The Chequers summit, where British Prime Minister Theresa May outlined her strategy for leaving the EU, sparked the resignation of two of the Cabinet’s leading Brexiteers. Unveiling the actual details has made matters even worse. That’s because the government’s long-awaited Brexit White Paper makes a nonsense of May’s previously declared “red lines”, betraying the June 2016 referendum result.
The UK apparently accepts that disputes over trade with the EU should be referred to the European Court of Justice for interpretation — an EU-dominated court. May’s tortuously complex Facilitated Customs Arrangement, meanwhile, will have a “phased” implementation. So Britain may stay wholly inside the EU’s protectionist customs union, our consumers paying over the odds for a host of imports, until mid-2022. EU workers, we’re told, will enjoy visa-free travel for “temporary” employment, with businesses able to “move their talented people” across the Channel at will, upending promises to take back control of our borders.
According to some reports, the White Paper can’t now be altered because it was “cleared with Merkel” ahead of Chequers. And this is just the UK’s opening pitch to the European Commission — so there will be many more concessions to come.
May faces a Commons rebellion next week, after Eurospectic Tory MPs tabled a series of amendments to the government’s trade bill, warning the prime minister had “broken their trust”. The resignations of David Davis and Boris Johnson guarantee that backbench dissent will now spread way beyond Jacob Rees-Mogg and his 60-strong European Research Group.
Trading outside the EU
So, even if she can convince the EU, May lacks the votes to get her plan through Parliament. As such, Downing Street officials are touting for support from Labour, the Lib Dems and the SNP. But, when it comes to it, what opposition party could resist the chance to bring down the government — especially those determined to cause maximum havoc, in the hope we “just cancel Brexit” or reverse it with a “People’s Vote”?
I’ve long argued the most likely outcome of these tortuous Article 50 negotiations is the UK leaving the EU with “no deal”. With Parliament close to implosion, as the clock ticks towards the March 2019 deadline, that reality is now looming into view.
Leaving the EU with no free trade agreement means Britain trade instead under World Trade Organisation rules — which is absolutely fine. Britain already conducts most of its trade outside the EU, largely under WTO rules. Such trade is growing, forms the majority of our exports and generates a surplus. Our EU trade, in contrast, even within the much-vaunted single market, is falling, accounts for well under half of exports and generates a deficit — with Britain making massive contributions and accepting countless anti-democratic rules for the privilege of “access”.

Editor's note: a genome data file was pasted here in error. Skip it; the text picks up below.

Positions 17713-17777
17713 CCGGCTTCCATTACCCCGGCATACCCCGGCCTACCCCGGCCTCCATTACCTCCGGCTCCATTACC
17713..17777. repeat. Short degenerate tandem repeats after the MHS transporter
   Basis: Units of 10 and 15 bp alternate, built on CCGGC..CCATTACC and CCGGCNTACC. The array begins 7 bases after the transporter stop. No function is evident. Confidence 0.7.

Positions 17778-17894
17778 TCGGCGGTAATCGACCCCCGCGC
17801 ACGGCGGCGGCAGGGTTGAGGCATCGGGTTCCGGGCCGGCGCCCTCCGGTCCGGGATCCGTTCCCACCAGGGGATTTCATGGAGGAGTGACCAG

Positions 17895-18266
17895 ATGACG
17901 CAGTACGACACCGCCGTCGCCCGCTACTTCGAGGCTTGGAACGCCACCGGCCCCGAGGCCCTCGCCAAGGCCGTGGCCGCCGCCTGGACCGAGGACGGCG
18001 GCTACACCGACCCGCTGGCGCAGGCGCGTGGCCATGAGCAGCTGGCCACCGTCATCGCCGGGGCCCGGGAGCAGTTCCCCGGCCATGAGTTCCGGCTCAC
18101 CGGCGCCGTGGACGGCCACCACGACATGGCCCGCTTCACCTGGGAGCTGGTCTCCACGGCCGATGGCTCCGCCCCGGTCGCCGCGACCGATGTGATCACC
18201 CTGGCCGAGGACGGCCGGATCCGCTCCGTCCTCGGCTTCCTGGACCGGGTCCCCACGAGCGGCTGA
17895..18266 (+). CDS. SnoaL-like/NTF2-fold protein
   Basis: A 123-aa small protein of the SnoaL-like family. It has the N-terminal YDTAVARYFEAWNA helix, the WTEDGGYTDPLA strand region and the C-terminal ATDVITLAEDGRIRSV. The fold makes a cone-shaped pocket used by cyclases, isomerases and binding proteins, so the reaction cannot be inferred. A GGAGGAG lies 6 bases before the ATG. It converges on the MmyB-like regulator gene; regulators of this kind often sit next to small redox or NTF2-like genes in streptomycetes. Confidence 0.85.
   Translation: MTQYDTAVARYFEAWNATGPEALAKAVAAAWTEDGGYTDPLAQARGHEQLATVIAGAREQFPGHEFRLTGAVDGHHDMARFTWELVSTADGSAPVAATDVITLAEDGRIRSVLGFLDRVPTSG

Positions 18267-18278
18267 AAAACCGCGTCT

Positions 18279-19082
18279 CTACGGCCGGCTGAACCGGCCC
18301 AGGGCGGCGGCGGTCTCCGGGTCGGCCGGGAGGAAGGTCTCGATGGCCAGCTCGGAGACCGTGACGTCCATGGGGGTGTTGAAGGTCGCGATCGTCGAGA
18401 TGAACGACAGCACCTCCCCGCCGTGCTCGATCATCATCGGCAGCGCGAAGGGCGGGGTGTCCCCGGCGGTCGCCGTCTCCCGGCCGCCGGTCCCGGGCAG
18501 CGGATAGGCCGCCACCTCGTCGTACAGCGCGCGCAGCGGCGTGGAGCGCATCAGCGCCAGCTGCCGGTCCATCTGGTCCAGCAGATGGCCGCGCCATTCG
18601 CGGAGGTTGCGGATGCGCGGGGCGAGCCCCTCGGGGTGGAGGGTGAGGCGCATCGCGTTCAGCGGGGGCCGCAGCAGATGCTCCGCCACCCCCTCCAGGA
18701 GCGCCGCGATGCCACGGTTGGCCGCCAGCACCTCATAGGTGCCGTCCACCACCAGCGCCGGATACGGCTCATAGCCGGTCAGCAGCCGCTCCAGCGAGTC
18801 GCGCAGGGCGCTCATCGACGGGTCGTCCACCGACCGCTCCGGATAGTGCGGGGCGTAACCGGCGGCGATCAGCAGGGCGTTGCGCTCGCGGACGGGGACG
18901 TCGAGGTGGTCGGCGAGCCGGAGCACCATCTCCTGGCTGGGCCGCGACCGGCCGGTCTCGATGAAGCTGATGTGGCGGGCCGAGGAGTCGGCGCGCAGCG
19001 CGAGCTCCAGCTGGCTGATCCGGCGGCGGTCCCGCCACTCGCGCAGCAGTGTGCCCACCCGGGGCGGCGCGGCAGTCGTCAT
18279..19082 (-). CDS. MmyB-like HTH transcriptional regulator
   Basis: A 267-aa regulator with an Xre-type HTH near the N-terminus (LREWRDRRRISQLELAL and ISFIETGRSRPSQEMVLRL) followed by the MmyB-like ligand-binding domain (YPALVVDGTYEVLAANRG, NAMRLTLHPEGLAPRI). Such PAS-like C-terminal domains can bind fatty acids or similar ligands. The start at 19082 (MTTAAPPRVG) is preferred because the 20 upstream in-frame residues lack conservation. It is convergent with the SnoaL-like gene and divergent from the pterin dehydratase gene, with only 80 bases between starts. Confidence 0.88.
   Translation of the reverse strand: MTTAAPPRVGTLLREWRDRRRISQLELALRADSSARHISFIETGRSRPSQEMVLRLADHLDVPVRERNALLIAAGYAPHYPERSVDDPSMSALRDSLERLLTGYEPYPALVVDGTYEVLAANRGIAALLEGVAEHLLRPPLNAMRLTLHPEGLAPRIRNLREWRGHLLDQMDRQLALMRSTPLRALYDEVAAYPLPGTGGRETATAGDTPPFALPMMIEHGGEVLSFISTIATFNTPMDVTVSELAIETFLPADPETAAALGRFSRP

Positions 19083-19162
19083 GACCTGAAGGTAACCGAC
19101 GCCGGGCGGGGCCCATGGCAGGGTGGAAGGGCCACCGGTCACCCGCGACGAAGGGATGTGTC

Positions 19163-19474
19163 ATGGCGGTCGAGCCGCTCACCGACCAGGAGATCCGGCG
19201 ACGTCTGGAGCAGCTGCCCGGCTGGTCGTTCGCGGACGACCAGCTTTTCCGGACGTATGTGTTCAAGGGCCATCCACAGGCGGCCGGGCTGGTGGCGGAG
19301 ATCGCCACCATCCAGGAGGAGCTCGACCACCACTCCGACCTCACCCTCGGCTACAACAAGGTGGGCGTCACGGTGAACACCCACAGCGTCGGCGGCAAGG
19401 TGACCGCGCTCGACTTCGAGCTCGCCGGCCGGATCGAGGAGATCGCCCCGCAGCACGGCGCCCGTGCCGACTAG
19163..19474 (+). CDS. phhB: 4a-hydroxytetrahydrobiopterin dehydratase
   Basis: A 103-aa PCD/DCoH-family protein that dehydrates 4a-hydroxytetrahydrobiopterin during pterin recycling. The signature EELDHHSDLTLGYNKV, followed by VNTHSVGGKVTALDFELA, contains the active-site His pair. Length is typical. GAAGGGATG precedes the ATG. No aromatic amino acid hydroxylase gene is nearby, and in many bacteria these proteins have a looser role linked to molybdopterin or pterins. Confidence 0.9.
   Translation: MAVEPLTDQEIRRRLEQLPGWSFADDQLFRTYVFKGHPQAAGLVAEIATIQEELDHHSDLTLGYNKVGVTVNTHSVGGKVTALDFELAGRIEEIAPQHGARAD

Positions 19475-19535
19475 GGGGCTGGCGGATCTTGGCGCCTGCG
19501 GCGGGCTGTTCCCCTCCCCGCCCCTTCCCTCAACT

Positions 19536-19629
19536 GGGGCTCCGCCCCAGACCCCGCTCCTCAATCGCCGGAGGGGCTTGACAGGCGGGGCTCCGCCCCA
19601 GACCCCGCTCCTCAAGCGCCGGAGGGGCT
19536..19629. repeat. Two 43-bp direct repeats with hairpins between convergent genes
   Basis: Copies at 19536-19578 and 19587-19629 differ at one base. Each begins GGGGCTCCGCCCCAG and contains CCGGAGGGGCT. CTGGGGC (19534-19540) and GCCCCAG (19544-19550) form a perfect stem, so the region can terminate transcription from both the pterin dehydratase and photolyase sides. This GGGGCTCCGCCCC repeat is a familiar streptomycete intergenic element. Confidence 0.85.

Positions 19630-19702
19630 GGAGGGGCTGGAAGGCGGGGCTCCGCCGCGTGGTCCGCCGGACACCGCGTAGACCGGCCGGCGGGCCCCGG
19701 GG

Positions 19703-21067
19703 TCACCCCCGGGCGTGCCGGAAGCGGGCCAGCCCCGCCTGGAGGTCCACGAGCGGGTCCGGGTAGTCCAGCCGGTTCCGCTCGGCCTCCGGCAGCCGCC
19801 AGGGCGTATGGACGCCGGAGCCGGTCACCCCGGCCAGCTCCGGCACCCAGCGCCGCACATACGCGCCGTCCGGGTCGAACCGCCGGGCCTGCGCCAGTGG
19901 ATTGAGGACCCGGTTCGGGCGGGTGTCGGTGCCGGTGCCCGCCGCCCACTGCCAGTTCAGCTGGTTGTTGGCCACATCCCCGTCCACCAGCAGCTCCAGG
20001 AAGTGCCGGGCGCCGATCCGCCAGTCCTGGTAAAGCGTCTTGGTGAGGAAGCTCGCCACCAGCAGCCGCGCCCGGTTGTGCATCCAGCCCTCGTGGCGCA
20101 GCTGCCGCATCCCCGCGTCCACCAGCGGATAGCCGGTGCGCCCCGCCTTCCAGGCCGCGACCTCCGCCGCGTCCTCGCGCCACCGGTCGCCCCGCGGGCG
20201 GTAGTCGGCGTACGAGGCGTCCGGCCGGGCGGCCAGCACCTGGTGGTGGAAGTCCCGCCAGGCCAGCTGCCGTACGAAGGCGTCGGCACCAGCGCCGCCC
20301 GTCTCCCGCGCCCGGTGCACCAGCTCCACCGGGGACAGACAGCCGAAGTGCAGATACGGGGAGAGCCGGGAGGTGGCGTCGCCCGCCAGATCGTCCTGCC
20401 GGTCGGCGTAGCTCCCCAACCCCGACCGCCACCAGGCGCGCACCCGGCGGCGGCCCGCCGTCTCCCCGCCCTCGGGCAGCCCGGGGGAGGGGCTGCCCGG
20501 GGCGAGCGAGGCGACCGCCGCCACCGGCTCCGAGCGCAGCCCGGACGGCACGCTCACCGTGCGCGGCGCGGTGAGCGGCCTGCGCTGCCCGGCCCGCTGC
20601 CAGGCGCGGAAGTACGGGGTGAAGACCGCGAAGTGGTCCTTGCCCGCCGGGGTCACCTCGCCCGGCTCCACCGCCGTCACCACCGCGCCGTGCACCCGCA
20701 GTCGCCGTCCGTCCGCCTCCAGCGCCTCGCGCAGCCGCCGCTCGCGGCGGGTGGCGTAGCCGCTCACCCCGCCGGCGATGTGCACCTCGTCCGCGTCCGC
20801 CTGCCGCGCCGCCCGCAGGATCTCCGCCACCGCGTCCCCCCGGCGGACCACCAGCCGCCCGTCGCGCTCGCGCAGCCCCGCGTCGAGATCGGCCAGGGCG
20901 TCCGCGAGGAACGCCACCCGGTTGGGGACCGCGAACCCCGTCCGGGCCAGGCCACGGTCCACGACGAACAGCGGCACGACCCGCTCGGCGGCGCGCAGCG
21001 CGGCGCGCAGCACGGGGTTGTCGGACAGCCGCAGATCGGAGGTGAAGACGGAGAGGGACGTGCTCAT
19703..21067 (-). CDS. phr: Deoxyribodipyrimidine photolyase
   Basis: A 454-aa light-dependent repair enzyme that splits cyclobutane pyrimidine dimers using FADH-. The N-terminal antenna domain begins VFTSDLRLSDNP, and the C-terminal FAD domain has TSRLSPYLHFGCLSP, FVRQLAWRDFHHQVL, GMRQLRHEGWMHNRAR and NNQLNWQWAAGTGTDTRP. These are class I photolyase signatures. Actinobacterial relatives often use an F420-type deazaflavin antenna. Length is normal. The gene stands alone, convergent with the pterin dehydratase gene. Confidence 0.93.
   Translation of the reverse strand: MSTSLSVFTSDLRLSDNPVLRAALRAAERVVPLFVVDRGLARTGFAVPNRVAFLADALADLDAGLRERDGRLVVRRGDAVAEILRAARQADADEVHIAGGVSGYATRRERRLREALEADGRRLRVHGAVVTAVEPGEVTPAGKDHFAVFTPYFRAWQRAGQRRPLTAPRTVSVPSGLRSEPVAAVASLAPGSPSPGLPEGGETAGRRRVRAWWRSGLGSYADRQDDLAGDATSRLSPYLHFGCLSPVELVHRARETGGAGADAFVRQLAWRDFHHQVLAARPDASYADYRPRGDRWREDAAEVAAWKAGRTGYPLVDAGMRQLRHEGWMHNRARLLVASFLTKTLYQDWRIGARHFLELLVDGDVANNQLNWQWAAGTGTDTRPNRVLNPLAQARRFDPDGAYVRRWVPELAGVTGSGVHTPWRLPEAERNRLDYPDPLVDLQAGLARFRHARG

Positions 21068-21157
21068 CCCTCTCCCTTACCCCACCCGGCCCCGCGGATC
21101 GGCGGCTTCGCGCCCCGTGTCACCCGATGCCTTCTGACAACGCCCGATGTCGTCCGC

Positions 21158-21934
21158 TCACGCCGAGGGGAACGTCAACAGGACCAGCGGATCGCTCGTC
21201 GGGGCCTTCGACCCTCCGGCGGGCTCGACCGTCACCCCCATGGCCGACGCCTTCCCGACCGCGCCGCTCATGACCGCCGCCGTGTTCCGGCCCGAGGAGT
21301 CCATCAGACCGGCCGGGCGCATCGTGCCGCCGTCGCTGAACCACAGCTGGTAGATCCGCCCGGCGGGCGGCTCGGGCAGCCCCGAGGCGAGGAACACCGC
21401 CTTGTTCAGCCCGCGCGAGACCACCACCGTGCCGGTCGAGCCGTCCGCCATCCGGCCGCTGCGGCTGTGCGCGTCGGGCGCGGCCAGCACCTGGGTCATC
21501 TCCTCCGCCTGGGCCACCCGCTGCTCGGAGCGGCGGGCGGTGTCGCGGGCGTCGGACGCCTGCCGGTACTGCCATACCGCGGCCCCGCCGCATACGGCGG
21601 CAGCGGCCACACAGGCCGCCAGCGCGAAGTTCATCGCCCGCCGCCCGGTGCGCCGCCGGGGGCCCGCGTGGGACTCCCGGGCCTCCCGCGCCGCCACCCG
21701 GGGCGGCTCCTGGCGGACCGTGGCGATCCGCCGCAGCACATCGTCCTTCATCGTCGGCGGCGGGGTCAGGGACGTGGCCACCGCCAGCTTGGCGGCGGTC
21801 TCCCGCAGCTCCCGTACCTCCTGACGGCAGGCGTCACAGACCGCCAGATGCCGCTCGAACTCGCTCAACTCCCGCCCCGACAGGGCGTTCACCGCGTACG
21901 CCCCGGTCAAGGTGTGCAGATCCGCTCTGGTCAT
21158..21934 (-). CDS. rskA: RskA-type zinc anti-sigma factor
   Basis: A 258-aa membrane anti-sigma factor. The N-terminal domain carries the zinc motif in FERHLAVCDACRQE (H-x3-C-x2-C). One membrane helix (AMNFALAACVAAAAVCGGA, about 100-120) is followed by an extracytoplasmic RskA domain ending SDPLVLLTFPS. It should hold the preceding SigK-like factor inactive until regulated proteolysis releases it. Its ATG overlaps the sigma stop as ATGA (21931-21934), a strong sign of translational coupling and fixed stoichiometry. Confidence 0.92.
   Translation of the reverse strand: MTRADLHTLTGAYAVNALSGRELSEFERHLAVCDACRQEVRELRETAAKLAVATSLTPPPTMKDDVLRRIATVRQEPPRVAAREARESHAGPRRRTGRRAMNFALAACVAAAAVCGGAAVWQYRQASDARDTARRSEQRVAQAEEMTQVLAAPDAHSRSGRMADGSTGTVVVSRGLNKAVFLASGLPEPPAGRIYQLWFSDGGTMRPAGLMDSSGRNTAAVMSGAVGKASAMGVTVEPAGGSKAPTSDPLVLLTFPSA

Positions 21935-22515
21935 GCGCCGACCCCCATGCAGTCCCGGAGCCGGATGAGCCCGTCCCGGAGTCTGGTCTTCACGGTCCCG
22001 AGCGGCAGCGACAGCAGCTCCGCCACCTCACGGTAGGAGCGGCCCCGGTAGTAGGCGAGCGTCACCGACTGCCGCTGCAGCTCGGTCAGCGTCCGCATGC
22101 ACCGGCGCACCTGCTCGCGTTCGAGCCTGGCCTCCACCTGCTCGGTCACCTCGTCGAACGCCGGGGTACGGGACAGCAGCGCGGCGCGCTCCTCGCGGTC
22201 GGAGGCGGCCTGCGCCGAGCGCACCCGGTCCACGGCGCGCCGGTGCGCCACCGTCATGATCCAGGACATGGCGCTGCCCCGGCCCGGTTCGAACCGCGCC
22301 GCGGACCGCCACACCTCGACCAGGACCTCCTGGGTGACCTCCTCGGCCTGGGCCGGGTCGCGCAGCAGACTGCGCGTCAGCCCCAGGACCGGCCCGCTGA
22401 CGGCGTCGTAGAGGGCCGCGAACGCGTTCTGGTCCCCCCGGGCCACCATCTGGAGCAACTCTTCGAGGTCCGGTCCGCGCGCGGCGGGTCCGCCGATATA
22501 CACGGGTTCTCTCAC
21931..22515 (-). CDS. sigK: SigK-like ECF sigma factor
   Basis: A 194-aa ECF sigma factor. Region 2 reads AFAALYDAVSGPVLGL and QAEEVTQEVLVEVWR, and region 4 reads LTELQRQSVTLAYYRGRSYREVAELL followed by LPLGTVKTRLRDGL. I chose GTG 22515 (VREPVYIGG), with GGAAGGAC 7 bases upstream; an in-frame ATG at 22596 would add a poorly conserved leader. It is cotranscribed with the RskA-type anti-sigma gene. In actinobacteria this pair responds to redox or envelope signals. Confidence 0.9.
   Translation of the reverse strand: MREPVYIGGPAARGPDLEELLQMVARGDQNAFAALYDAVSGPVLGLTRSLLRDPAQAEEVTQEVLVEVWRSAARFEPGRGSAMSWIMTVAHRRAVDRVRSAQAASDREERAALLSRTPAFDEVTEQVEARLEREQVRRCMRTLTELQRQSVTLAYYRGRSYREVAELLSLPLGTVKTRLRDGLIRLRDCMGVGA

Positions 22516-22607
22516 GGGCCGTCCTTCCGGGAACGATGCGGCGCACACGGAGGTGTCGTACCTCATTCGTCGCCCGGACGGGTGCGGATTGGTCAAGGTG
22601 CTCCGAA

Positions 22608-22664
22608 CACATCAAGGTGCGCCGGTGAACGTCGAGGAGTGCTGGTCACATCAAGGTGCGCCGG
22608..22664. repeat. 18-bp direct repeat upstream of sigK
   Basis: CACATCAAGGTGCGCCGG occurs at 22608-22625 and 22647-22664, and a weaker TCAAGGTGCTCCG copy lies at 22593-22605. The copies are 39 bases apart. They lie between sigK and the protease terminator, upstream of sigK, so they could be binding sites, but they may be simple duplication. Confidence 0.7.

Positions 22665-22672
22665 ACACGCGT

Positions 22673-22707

Unless we embrace the idea of “no deal”, the UK will be forced to accept whatever trade agreement the EU offers ahead of March 2019, however much it favours Germany, France and other EU members.
Behind the scenes, the necessary preparations are under way. The National Audit Office recently concluded an ongoing HMRC (Her Majesty’s Revenue and Customs) upgrade means Britain’s revamped customs service should be ready to cope with the extra checks as a consequence of “no deal” from January 2019. “No deal” means we can withhold the proposed €39 billion (Dh167.3 billion) EU “divorce bill” — spending it at home instead, providing a major boost to the economy. And trading under WTO rules, charging relatively low reciprocals tariffs, generates additional billions for Britain — seeing as “they sell us more than we sell them”. Such funds could support those sectors of the economy where WTO tariffs are higher.
Brexiteer backbenchers and ministers must face down the rhetorical nonsense being used to undermine “no deal”. There is no way “planes will fall out of the sky”. The UK is a massive aviation player and landing rights are reciprocal. Any necessary UK-EU agreements will be forged and, if they aren’t by next March, memorandums of understanding will extend current practices until they are.
And as for the Irish land border — that already copes with differing currencies, duties and other tax rates. There is absolutely no need for physical “hard border” posts that might inflame sectarian sensitivities if we leave the customs union. The EU won’t erect them — and nor will Dublin or London. Yet May has allowed Irish border falsehoods to warp her entire Brexit strategy.
Many MPs fear “no deal” — because Downing Street has consistently left unchallenged the scare tactics of “professional Remainers”. From big businesses seeking ongoing EU protection to Brussels-funded think tanks, many claim “no deal” would be a “disaster” to undermine Britain’s bid for a clean break. But it’s just not true.
— The Telegraph Group Limited, London 2018
Liam is a British economist, journalist and broadcaster who writes a column in The Telegraph.